Detail of selenites by Phoebe Hui. Courtesy the artist and Audemars Piguet.

Kwok refers to the artist as a “nerdy poet”, with regard to her scientific approach, fuelled by sentimentality. A poem by eighth-century poet Li Bai, imprinted on top of a stairwell within the exhibition space, reads, “Today’s man cannot behold the moon of yore. But today’s moon did shine on men of yore.”

From literary and artistic to scientific, references to the moon’s representation in various cultural media are well documented in this exhibition. It explores how those representations have changed over time, and how we interpret and perceive them, ultimately challenging our comprehension of the universe at large.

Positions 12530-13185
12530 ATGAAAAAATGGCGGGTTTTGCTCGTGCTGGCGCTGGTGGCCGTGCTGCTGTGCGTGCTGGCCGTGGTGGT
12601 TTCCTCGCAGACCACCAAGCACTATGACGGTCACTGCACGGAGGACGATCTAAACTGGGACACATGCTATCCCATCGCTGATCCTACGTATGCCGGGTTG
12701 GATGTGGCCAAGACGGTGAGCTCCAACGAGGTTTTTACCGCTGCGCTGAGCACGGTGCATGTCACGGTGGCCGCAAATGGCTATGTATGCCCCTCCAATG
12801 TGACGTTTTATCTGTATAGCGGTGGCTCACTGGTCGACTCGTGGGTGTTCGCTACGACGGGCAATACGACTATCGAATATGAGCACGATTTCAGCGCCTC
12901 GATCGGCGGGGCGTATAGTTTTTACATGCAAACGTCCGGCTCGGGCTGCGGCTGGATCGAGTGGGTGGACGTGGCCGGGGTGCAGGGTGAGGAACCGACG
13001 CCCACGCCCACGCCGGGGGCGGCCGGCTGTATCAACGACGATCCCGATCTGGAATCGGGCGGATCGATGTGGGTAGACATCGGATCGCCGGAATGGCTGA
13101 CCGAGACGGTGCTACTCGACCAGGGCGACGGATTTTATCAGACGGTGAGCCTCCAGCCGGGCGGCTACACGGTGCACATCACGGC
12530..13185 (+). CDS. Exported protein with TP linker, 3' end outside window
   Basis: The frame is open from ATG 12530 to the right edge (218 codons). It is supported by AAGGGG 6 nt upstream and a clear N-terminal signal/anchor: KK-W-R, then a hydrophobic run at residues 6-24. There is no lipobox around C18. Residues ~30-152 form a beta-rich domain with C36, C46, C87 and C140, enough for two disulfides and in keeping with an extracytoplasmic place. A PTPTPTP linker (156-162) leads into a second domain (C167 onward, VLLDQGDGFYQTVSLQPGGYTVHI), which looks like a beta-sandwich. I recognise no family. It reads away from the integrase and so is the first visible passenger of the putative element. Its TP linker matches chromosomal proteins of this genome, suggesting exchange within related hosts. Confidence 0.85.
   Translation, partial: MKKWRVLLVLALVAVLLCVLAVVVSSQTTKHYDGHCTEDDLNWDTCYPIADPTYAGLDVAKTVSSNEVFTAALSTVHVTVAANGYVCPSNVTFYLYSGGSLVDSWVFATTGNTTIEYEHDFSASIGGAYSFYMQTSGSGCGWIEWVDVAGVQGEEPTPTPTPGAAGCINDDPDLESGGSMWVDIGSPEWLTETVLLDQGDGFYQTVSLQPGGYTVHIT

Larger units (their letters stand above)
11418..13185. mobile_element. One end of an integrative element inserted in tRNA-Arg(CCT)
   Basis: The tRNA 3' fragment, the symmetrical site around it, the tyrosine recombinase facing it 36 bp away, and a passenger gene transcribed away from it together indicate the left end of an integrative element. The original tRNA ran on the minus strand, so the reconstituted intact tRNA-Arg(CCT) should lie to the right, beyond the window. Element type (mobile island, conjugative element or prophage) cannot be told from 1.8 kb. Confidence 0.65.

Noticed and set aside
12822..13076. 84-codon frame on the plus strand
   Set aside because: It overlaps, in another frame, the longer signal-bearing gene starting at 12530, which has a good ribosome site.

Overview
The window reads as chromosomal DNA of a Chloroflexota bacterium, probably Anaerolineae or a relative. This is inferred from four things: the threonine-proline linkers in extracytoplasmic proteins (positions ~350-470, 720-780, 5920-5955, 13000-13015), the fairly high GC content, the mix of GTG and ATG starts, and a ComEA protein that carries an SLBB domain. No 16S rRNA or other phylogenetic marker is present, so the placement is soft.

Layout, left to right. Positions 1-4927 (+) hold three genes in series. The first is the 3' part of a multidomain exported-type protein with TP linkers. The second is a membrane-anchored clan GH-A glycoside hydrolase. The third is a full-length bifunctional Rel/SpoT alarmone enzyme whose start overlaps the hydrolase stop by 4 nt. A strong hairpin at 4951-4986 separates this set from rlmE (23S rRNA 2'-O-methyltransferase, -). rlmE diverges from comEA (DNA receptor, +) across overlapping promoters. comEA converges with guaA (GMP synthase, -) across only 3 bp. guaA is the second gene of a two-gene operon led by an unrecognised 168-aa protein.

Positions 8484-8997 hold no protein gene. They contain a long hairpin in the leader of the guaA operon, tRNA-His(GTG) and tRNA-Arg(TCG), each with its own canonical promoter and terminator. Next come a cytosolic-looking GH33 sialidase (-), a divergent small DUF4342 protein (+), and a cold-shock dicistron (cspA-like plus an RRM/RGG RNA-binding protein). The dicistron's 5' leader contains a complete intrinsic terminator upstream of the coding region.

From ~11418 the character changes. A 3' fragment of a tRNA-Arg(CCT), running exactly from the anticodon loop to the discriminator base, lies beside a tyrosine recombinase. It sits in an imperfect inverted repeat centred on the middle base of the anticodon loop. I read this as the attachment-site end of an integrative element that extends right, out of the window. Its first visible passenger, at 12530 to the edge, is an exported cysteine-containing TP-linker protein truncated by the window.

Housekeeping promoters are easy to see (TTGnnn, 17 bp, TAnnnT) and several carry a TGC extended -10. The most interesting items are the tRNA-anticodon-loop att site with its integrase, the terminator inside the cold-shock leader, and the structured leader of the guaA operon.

Composed of multiple elements, the commission’s most striking feature is the staggering structure Selenite (2020-21), a kinetic robot configured in a large, moon-like shape located on the lowest level of the Duplex Studio. Emitting a literal moonlit effect across the vast, high-ceilinged space, on its face Selenite projects various images of the moon on 48 mechanical arms, including some from NASA’s database. Depicting partial views of the moon, the screens together show a more complete narrative, one we rarely get to witness. In doing so, Hui highlights our limited visual perspective on nature.

She explains her decision to use multiple images with reference to conversations she and Kwok had with a former astronaut. “As the spaceship keeps orbiting, the moon can change from being a circle to an ellipse and back again. When we observe something, it’s always relative: my position in relationship to that object, and if my position changes, so does the relationship. I think this is one of the reasons I decided that Selenite should be a thread of images, not just one image.”